Both sides filed numerous pretrial motions, including motions relating to discovery, a motion or motions for preliminary injunction by the contestants, successive motions by Folan to strike the contestants' affidavits of objections, Folan's later motion for summary judgment, and numerous motions to reconsider. Close to the trial date, Folan also filed a motion for a "Daubert-Lanigan" [Note 4] hearing concerning whether the testimony of the contestants' medical expert witness would be admissible. The trial judge allowed some of Folan's motions to strike affidavits of objections, denied others, and denied most of Folan's other pretrial motions, including Folan's motion for summary judgment and the Daubert-Lanigan motion.
Trial commenced on January 3, 2007. On that day, Cushman moved for voluntary dismissal of her objections and for leave to withdraw. The trial judge granted the motion, but indicated that Cushman might nonetheless be held liable for a portion of any award of attorney's fees that might be entered in the case at its conclusion. The remaining contestants proceeded to trial on both
the lack of testamentary capacity and undue influence claims. The trial lasted nine days. Sixteen witnesses and eighty exhibits were presented.
The trial judge ultimately found no credible evidence that the decedent lacked capacity on the dates he had respectively signed his will and signed the forms changing the designation of beneficiary on three different life insurance policies. Rather, the evidence offered by the contestants only supported the conclusion that the decedent was, as a result of his wife's death, temporarily depressed and suffering associated temporary psychological symptoms. The judge further found that the contestants offered no evidence at trial to support the undue influence claim beyond mere opportunity on the part of Folan to exercise undue influence -- an opportunity that, the judge determined, Folan had not used. On July 12, 2007, judgments entered in the two cases, allowing the petition to probate the decedent's will dated August 25, 2000; appointing Folan as executor; dismissing, with prejudice, each of the claims in the equity complaint; and granting leave to Folan to file a motion seeking attorney's fees and costs. [Note 5]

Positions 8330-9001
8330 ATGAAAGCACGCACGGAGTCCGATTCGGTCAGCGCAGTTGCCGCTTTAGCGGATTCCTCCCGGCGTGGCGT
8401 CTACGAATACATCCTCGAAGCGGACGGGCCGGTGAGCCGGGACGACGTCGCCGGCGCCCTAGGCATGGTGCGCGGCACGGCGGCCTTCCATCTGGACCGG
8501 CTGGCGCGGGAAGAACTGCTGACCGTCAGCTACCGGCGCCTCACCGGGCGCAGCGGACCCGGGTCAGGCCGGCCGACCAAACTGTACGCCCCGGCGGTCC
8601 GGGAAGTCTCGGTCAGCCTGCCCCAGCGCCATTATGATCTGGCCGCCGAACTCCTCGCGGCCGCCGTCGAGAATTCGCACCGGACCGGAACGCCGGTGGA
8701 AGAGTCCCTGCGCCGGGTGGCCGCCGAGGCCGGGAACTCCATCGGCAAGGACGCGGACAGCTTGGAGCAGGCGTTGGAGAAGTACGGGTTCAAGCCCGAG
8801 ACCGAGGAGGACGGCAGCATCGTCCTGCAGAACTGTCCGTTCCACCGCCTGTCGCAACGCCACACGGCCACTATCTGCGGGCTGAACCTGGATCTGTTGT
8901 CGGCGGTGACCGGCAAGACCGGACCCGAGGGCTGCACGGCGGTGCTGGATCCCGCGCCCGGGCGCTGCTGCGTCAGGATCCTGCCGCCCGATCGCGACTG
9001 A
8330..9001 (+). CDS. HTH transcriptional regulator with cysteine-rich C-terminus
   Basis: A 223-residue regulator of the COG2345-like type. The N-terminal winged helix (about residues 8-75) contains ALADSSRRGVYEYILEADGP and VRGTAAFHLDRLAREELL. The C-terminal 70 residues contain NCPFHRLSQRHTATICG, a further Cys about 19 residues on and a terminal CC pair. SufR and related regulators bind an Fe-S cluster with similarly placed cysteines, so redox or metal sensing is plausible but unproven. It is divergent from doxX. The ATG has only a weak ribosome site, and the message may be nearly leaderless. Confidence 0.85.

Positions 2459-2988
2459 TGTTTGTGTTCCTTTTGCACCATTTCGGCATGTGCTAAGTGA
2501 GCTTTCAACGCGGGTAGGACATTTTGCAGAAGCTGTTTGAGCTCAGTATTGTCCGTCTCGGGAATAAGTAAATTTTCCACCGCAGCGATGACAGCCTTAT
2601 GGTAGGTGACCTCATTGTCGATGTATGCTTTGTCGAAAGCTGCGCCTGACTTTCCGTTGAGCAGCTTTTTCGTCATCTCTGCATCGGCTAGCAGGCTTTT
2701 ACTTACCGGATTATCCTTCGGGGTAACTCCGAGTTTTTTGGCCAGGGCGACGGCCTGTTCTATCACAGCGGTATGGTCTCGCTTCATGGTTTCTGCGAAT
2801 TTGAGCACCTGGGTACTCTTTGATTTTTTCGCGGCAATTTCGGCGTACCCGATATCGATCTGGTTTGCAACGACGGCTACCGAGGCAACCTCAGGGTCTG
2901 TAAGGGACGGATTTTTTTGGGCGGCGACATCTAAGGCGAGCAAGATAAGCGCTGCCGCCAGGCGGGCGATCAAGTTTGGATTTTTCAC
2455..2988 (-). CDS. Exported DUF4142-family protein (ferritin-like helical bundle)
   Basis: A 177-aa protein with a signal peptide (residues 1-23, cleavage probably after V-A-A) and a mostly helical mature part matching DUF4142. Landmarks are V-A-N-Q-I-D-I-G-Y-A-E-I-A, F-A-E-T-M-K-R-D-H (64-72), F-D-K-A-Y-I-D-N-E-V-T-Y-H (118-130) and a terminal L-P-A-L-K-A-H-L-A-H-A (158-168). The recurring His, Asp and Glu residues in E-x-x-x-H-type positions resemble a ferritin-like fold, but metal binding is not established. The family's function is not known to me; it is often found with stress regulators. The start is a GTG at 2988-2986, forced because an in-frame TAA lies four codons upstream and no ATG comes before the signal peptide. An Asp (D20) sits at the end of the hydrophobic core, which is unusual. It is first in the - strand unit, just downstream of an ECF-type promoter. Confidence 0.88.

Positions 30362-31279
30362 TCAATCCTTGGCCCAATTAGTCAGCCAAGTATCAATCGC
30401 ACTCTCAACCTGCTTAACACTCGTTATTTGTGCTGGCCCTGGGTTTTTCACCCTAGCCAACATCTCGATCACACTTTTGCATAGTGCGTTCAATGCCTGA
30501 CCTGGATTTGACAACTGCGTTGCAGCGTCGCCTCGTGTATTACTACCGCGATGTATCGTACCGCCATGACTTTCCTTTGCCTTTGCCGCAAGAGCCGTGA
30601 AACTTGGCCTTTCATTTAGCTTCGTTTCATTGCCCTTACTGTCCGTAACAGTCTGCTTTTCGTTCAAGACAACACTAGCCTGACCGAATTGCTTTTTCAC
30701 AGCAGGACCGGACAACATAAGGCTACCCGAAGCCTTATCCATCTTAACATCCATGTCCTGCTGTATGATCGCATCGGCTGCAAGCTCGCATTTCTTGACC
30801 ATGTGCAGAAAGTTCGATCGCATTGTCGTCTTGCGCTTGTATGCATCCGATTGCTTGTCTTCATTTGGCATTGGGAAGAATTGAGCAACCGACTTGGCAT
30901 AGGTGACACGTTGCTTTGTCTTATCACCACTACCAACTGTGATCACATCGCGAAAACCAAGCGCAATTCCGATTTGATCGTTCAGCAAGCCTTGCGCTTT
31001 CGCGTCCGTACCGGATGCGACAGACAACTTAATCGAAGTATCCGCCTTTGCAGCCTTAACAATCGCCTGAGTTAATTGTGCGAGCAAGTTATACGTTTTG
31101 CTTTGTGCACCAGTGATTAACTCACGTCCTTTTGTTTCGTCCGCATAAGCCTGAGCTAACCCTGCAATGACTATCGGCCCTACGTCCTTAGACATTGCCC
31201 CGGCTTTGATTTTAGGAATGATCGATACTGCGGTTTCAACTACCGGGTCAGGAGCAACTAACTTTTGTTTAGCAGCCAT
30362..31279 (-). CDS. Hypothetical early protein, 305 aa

b. Motion for fees and costs. Folan filed such a motion, seeking an award of fees and costs under both G. L. c. 231, § 6F, and G. L. c. 215, § 45, in the amount of $710,321.50 in attorney's fees and $95,868.47 in costs, for a total of $806,189.97, or roughly sixty-seven per cent of the $1.2 million value of the decedent's estate. [Note 6] Folan sought these fees and costs because, she argued, the contestants had engaged in a "two and a half year campaign to punish . . . Folan for her father's generosity," and should be ordered "to bear the financial burden that
they willfully imposed on . . . Folan by persisting in their unsubstantiated and baseless claims."
The trial judge found it necessary to assign to another judge the matter of Folan's application for fees. [Note 7] Folan subsequently filed a motion for reconsideration that sought to have the trial judge herself hear the issues. In her order denying that motion, the trial judge stated that the only remaining issue for determination was "the amount of reasonable attorney's fees in this case. The issue whether attorney's fees should be awarded was resolved by judgment and decree after trial." Cushman moved to strike the quoted portion of this order, arguing that the trial judge had not included any findings or legal rulings regarding an award of fees in her trial decision. In response, the trial judge struck the language, ruling that the objectors "should have the opportunity to be heard on the issue of whether or not counsel fees should be awarded." She went on to note, however, that the judge who would hear the motion (motion judge) could, in that judge's discretion, limit the parties' testimony on the issue whether an award should be made. The trial judge further observed that "[e]xtensive findings of fact were entered upon which the [motion] judge may rely in determining the appropriateness and amount of an award . . . ."